"The measurements reveal dynamical arrangements of magnetic moments similar to the patterns formed by square dancers on a dance floor," said Zaliznyak. "As the temperature was reduced, the magnetic atoms appeared to change their partners; in this case, the dance move was initiated by the mobile electrons that eventually develop into the superconducting state."

A rare look at the liquid state

In addition to offering insight into a potential mechanism for the emergence of high-temperature superconductivity, this work also provides valuable insight into the nature of liquids. Despite being among the most common condensed matter systems-we are surrounded by and largely made of water-liquids are still poorly understood at the microscopic level. In fact, the dynamic and fleeting nature of the local order in liquids is what makes them particularly difficult to study.

The idea that liquids can be a mixture of two distinct liquid "species" that have different local structures and densities dates back to the late nineteenth century. Even now, the possible existence of different liquid "polymorphs" in simple molecular fluids, and liquid-liquid phase transitions between them, continues to receive considerable attention in the research world. But the issue has not been settled, mainly because the competition between different liquid phases only arises at very low temperatures, often far below freezing.

"In some materials, however, such competition arises quite naturally in systems of electronic magnetic moments, where the development of magnetic order is hindered by competing interactions," said Zaliznyak. "In these cases, the material remains disordered even at temperatures much lower than the energy of magnetic interactions, thus producing an electronic spin liquid state."

"Our results studying the spin system of sulfur-doped FeTe provide a rare experimental example of such a liquid polymorphism."

More unexpected insights

The group's results also refute another set of widely accepted views of the electronic states in metals, where electrons are only allowed to occupy a certain set of rigid energy bands. The spin-liquid state they discovered seems to reflect the existence of new electron-orbital hybrids, likely resulting from the sulfur doping but also brought on by changes in temperature.

"This is a surprising discovery that calls for a profound revision of the 'tight binding' model of electron orbitals," said Zaliznyak.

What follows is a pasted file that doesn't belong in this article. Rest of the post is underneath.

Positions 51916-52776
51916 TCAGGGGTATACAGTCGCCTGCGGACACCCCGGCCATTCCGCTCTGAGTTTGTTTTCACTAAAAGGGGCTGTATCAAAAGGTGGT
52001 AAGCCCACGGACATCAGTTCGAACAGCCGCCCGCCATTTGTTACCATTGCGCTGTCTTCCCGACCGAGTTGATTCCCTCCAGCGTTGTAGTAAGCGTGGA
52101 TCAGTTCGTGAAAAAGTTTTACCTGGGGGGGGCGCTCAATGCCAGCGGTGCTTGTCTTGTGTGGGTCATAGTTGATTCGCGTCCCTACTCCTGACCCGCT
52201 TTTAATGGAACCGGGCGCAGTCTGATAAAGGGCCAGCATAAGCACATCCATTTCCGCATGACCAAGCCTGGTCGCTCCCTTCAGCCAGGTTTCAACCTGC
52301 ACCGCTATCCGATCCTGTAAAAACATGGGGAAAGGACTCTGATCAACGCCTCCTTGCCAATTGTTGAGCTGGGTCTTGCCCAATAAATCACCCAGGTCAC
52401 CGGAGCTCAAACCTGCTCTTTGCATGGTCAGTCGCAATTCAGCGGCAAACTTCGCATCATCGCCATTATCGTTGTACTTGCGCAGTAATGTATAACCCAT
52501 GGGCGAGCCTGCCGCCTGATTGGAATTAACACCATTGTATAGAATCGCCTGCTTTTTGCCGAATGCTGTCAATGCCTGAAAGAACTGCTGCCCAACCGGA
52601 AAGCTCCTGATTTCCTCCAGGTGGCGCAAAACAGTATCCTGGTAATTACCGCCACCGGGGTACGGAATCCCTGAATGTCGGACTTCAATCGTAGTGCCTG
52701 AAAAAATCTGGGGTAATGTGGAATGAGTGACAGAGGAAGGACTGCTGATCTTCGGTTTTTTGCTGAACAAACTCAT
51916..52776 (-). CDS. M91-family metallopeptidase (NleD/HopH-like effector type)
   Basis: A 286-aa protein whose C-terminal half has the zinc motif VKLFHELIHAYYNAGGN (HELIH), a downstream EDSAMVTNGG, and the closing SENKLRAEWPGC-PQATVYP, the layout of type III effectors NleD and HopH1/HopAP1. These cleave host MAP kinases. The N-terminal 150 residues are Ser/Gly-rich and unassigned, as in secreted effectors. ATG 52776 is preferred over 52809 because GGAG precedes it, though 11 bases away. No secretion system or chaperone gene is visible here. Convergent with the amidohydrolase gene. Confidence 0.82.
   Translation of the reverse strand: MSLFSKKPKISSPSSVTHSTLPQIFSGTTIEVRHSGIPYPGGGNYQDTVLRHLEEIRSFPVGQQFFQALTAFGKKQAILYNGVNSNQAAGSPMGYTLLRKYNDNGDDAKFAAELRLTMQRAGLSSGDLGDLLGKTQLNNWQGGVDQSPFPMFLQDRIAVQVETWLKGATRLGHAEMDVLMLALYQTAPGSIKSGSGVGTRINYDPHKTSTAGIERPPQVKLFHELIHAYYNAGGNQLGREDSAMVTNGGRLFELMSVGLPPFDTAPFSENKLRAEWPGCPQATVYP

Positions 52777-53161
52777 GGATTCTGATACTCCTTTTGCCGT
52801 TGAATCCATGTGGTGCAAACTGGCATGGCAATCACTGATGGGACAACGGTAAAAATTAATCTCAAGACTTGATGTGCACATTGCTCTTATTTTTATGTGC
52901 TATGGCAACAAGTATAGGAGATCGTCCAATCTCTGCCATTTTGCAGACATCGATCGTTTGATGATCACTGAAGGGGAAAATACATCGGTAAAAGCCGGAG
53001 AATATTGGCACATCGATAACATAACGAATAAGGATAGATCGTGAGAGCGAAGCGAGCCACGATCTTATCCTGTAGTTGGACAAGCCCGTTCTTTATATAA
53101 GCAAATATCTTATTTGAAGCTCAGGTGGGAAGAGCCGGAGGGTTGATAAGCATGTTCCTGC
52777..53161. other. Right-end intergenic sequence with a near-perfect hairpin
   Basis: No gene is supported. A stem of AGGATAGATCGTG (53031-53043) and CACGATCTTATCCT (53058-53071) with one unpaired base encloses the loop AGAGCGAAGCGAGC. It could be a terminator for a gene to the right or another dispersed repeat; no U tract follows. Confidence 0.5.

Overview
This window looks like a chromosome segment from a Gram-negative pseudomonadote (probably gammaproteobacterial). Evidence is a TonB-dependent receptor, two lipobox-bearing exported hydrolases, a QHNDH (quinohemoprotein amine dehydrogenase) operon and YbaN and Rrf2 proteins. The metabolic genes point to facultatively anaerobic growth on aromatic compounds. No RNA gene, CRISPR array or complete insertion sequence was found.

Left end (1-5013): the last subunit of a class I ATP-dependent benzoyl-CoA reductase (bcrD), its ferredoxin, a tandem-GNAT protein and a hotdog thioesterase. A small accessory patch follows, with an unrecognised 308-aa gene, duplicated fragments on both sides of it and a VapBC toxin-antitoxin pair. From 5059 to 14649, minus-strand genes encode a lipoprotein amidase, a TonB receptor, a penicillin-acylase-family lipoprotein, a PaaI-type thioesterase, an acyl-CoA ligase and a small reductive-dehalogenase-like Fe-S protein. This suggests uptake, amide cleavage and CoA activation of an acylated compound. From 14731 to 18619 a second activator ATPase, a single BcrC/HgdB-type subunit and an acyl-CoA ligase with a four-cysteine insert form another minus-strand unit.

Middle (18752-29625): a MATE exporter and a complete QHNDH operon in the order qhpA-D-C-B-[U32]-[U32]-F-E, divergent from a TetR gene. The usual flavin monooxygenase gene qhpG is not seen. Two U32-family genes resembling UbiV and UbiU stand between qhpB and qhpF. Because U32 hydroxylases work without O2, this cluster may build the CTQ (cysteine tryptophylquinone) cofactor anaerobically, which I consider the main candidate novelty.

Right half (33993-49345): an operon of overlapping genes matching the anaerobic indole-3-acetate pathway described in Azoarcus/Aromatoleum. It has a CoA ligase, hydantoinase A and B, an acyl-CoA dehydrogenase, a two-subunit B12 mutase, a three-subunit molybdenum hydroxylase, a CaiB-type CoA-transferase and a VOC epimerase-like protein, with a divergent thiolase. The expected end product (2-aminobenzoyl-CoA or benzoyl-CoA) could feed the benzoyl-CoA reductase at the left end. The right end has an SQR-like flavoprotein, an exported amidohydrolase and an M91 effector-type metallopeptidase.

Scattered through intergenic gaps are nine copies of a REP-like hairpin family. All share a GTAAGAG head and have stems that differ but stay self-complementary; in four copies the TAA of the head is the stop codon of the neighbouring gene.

He and his group also may have found an explanation for mysterious neutron scattering patterns observed by other groups studying iron-based superconductor samples.

"It appears that all of the variety in the neutron patterns that have been observed in these materials can be well described by our spin-liquid model," he said. "They all manifest with very similar local correlations, revealing that we may have found an amazing intrinsic universality among them."

Zaliznyak conceived the experiments and performed the neutron scattering measurements with ORNL's Andrei Savici and ORNL instrumentation scientist Mark Lumsden on materials synthesized by Rongwei Hu and Cedomir Petrovic in Brookhaven's Condensed Matter Physics and Materials Science Department. Brookhaven Lab theoretical physicist Alexei Tsvelik provided theoretical support and guidance throughout the project.

"Theoretical validation of new ideas was absolutely essential to our success," Zaliznyak said.

The work at Brookhaven was supported by the U.S. Department of Energy's Office of Science (Office of Basic Energy Sciences), in part through the Center for Emergent Superconductivity, a DOE Energy Frontier Research Center. Research at ORNL was sponsored by the Scientific User Facilities Division within the Office of Basic Energy Sciences.

Brookhaven National Laboratory is supported by the Office of Science of the U.S. Department of Energy. The Office of Science is the single largest supporter of basic research in the physical sciences in the United States, and is working to address some of the most pressing challenges of our time. For more information, please visit science.energy.gov.

Visit Brookhaven Lab's electronic newsroom for links, news archives, graphics, and more at http://www.bnl.gov/newsroom ; follow Brookhaven Lab on Twitter, http://twitter.com/BrookhavenLab ; find us on Facebook, http://www.facebook.com/BrookhavenLab ; and join us on Tumblr, http://brookhavenlab.tumblr.com .